Drew Gutenson loves to talk about his collection of prescription eyeglasses and his fondness for playgrounds — slides, swings, trampolines and zip lines.
Gutenson, who describes himself as a high-functioning adult with autism, knows that some skills are particularly challenging for him, such as sensing when people don’t want to talk to him. He also understands that his fondness for playgrounds can be a source of concern for those who don’t know him.
“I have a beard,” he said. “If they see an older adult with a beard on a playground, most people think it’s not good at all.”
Gutenson, 25, of Lovettsville spoke to a group of 14 sheriff’s deputies and other criminal justice professionals in Leesburg on Tuesday at the advocacy group the Arc of Loudoun on Paxton Campus, a nonprofit organization that provides educational programs and other services for people with disabilities.
His informal presentation was part of a training session organized by the Loudoun County Sheriff’s Office for its Crisis Intervention Team. The sheriff’s office started its crisis intervention program four years ago to train deputies in de-escalating situations involving people who are in crisis or who have a mental illness.
Last year, an upturn in the number of adults with autism entering the criminal justice system spurred the sheriff’s office to add a component on autism and other developmental disabilities to the 40-hour program, said Sgt. Linda Cerniglia, who supervises crisis intervention training.
“Our jails are actually seeing more adults being arrested [who], because of their autism . . . don’t really know what” they’re doing wrong, Cerniglia said.
The sheriff’s office entered into a partnership with Paxton last year. About once a month, a group of law enforcement officers visits the campus to learn about autism and other developmental disabilities, observe students at the Aurora School, and meet some of the adults with autism who are Paxton employees.
The training is designed to help law enforcement officers recognize when someone has autism and to adjust their response accordingly, Cerniglia said.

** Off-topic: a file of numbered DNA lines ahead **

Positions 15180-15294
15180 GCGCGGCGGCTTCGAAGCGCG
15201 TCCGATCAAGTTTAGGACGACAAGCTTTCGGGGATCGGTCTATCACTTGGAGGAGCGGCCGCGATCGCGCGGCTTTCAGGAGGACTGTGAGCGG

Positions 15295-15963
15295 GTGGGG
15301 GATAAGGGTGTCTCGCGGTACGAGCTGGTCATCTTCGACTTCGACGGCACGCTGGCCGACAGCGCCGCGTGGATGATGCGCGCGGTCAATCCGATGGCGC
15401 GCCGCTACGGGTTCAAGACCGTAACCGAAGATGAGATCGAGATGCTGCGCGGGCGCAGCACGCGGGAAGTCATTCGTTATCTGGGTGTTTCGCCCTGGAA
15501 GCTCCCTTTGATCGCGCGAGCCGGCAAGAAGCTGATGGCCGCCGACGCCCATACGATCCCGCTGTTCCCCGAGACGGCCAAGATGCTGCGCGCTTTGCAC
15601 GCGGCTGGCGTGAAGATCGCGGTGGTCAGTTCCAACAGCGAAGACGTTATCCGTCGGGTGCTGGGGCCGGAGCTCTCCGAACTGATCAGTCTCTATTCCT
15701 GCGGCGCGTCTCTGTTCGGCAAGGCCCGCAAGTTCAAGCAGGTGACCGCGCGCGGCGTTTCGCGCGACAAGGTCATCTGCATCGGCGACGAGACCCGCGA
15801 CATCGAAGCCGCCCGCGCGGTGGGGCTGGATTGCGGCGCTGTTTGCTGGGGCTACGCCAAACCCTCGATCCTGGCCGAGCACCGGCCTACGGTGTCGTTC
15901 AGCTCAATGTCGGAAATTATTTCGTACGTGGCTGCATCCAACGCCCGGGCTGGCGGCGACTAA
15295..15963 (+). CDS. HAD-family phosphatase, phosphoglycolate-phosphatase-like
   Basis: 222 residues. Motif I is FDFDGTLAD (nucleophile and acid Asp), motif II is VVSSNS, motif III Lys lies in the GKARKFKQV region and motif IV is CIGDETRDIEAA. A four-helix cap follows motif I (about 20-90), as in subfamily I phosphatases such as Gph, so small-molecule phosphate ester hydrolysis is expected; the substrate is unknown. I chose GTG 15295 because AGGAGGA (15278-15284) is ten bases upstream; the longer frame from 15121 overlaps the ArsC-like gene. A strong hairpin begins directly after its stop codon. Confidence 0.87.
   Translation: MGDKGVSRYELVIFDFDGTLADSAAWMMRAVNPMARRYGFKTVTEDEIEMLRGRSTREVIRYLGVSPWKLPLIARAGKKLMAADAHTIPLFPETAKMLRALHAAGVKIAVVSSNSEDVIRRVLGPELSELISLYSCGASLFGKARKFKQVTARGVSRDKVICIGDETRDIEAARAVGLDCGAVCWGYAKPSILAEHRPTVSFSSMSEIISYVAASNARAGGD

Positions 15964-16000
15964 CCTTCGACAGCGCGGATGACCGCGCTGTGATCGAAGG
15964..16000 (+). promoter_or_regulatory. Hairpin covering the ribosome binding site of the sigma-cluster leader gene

Sometimes, law enforcement officers might be summoned because behaviors are misinterpreted, such as when an adult with autism is physically struggling with a caretaker in public, Cerniglia said. Or, like Gutenson, they may simply like to spend time in places where their being an adult among children raises suspicions.
“It’s just making law enforcement aware that his favorite place is the playground,” she said. “He’s not a threat to anybody, but people who don’t understand may interpret him as being a threat.”
Melissa Heifetz, director of Paxton’s advocacy center, told the class that some adults with autism might not know how to respond when they encounter a law enforcement officer. They might be suspicious of authority figures, feel vulnerable or have trouble remembering. Some don’t speak at all and communicate primarily through sign language or pictures.
Kendra McDonald, a Paxton behavior analyst, told the class that people with autism often have difficulty responding to questions, such as “Why did this happen?”
“They’ll rarely say, ‘I don’t know,’ ” McDonald said. “That can be a hard concept.” Law enforcement officers might interpret their hesitancy in answering questions as a sign of guilt, she said. McDonald and other staff members then suggested strategies for de-escalating incidents involving people with autism.
The partnership between Paxton Campus and the sheriff’s office has advanced beyond training for law enforcement officers, Heifetz said.
“We also do training several times a year for parents on proactive ways that they can keep their loved ones safe,” she said. Training is also provided to 911 dispatchers and will soon be offered to lawyers, she said.
“Unfortunately, people with intellectual and developmental disabilities are overrepresented in the criminal justice system,” Heifetz said. A grant from the Arc of the United States will help improve coordination among various agencies when someone with a disability is arrested, she said.
The grant led to the formation last month of Loudoun’s first multidisciplinary Disability Response Team, which includes representatives of the sheriff’s office, juvenile detention center, adult and juvenile probation, public defender’s office, family advocates, and the Department of Mental Health, Substance Abuse and Developmental Services, Heifetz said.
“It will really be the point of contact for people in the county when there’s someone with a disability involved in the criminal justice system,” Heifetz said.